Aces, Deuces, One-Eyed Jacks
A city is where sirens make white streaks of sound in the sky and foghorns speak in dark grays. San Francisco is such a city...
We know that Bryon took words off of buildings (in Verse 12 with M and B) and monuments (in Verse 4 with Socrates, Pindar, Apelles) to weave into the riddles of his verses. JJP corroborated that when he said: "Byron was notorious for doing that... he picked those words off that building".
With that in mind, let's take a look at a couple of lines from Verse 7:
Sounds from the sky Near ace is high
At 445 Bush St, about 200 ft from the Dragon's Gate, we have the Pacific States Building, built in 1905.
The Japanese hint for "Sounds from the sky" tell us to think about the kinds of sounds that "can only be heard using specialized equipment/machinery". There are a few plausible interpretations, one of which is the telephone. The sounds of people's voices travel through the sky on telephone lines and a telephone is the specialized equipment for hearing those sounds.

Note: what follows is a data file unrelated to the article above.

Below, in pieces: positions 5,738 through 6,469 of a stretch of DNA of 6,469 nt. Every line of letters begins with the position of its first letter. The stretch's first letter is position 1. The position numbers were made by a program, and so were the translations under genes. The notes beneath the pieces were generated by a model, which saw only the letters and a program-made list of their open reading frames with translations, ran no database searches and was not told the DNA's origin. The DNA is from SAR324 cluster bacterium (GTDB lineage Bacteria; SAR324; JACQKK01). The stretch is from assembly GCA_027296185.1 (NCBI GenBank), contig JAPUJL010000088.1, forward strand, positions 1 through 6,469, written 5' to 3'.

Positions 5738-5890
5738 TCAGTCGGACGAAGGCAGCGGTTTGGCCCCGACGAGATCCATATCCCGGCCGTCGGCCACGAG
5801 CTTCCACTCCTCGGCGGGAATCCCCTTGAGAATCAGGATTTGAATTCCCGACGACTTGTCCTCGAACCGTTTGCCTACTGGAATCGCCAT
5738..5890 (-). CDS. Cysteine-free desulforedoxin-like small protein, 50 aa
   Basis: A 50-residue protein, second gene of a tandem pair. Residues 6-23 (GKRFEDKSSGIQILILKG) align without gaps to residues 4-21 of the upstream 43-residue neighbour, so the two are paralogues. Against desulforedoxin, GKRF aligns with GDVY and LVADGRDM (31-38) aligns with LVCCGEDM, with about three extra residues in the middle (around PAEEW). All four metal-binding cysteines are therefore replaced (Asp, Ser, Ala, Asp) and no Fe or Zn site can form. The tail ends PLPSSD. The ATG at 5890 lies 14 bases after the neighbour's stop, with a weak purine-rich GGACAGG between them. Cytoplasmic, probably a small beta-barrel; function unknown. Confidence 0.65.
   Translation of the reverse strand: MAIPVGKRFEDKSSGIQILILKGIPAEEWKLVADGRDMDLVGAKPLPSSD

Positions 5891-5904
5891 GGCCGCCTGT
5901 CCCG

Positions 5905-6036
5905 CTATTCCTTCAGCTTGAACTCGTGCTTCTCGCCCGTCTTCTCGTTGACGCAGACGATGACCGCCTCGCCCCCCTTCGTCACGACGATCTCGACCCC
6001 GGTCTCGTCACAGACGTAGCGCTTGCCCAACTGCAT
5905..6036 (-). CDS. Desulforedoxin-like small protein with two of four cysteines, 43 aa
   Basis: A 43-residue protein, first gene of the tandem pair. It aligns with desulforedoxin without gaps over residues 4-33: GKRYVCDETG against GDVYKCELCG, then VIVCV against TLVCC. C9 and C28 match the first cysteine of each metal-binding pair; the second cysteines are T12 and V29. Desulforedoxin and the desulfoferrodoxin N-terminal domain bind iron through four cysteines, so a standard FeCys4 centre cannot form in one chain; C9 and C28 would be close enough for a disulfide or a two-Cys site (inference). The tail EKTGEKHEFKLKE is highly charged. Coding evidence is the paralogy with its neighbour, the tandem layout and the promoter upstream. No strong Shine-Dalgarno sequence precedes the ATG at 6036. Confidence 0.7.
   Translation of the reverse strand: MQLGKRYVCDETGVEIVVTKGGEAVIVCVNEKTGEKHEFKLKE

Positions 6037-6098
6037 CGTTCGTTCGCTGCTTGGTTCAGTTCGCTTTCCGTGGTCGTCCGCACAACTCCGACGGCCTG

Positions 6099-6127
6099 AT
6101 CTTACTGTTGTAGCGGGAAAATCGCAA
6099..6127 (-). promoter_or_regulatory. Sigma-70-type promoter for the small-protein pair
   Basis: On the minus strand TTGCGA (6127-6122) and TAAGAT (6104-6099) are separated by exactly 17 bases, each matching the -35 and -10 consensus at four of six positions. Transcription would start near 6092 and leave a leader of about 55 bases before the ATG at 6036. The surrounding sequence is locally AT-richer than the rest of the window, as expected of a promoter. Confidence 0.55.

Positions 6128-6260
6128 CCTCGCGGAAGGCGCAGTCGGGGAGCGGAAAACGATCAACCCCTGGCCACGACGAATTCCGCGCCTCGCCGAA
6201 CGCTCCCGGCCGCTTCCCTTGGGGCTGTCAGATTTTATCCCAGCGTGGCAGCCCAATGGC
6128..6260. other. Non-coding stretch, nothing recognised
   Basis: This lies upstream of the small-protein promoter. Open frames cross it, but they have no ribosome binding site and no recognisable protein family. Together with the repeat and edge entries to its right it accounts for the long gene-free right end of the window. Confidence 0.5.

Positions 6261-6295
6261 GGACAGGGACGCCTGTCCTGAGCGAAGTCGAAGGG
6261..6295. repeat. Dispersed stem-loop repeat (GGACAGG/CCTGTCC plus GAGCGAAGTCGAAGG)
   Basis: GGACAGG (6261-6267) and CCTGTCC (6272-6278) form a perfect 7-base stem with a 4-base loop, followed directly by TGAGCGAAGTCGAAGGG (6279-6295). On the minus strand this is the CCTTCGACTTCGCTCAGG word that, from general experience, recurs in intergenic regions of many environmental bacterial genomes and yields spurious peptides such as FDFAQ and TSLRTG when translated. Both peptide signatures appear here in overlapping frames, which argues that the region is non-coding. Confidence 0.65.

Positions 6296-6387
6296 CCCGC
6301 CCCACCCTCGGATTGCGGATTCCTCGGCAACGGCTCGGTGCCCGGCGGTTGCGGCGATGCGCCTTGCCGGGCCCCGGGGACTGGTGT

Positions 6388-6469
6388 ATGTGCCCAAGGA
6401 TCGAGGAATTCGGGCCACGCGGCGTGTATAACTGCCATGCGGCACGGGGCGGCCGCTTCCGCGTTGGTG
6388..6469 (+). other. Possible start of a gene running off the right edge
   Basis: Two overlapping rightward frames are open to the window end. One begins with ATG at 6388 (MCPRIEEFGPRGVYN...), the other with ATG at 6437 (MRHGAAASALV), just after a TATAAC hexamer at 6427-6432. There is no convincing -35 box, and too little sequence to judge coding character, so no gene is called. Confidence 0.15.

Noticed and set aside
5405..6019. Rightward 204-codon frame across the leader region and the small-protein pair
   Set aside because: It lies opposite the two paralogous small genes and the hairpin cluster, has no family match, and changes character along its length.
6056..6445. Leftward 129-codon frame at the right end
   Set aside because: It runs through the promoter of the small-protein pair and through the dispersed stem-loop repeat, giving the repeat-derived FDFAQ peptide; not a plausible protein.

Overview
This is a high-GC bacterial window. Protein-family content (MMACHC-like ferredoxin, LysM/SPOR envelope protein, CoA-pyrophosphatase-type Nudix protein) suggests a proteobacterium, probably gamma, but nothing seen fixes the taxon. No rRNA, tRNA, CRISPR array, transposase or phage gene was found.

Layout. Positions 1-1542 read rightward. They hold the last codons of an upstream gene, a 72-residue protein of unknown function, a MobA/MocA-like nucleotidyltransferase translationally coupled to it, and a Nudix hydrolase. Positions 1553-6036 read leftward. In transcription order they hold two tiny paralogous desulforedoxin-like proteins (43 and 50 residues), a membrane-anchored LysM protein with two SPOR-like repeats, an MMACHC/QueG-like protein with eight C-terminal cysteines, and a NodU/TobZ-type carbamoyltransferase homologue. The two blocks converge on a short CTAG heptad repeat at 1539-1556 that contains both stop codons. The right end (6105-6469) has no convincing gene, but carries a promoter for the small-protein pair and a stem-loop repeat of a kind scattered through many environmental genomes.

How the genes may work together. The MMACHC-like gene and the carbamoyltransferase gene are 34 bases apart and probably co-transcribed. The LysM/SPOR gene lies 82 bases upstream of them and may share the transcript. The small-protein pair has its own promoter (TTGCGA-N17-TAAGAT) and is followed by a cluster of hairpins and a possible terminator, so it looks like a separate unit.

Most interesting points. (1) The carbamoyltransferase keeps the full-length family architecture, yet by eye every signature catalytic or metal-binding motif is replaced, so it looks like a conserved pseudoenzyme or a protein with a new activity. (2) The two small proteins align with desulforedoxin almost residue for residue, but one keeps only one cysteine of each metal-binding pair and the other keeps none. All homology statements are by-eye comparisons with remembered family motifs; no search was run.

Sounds from the Sky = Pacific Telephone and Telegraph Company
Directly across the street, at 460 Bush St, we have the SFFD Engine Co. No. 2, built in 1908. Looking up at the building, you'll see a very prominent 2. If the "ace" in "near ace is high" is referring to a playing card, then it's describing the first card in the deck. The card nearest to the ace is the deuce (2). We can reframe that line, with simple substitution, as "deuce is high". (shout out to forest_blight for getting me thinking in this direction)
Near ace is high = SFFD Engine Co. No. 2
What a clever way to pick words off buildings...